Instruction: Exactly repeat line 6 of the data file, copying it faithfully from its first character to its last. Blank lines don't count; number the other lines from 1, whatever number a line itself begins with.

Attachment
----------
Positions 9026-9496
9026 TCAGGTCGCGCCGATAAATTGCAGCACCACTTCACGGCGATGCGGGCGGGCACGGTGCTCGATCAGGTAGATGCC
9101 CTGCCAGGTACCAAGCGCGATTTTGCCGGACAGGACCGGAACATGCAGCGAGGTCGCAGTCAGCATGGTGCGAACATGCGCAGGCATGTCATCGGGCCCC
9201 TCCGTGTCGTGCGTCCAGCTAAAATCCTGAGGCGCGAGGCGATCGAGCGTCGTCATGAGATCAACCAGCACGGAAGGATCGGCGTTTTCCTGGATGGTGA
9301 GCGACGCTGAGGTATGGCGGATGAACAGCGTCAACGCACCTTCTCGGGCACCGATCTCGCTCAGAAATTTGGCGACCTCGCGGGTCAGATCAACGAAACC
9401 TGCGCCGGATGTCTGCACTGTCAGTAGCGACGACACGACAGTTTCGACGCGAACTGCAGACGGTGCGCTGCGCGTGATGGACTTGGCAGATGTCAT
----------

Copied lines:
9401 TGCGCCGGATGTCTGCACTGTCAGTAGCGACGACACGACAGTTTCGACGCGAACTGCAGACGGTGCGCTGCGCGTGATGGACTTGGCAGATGTCAT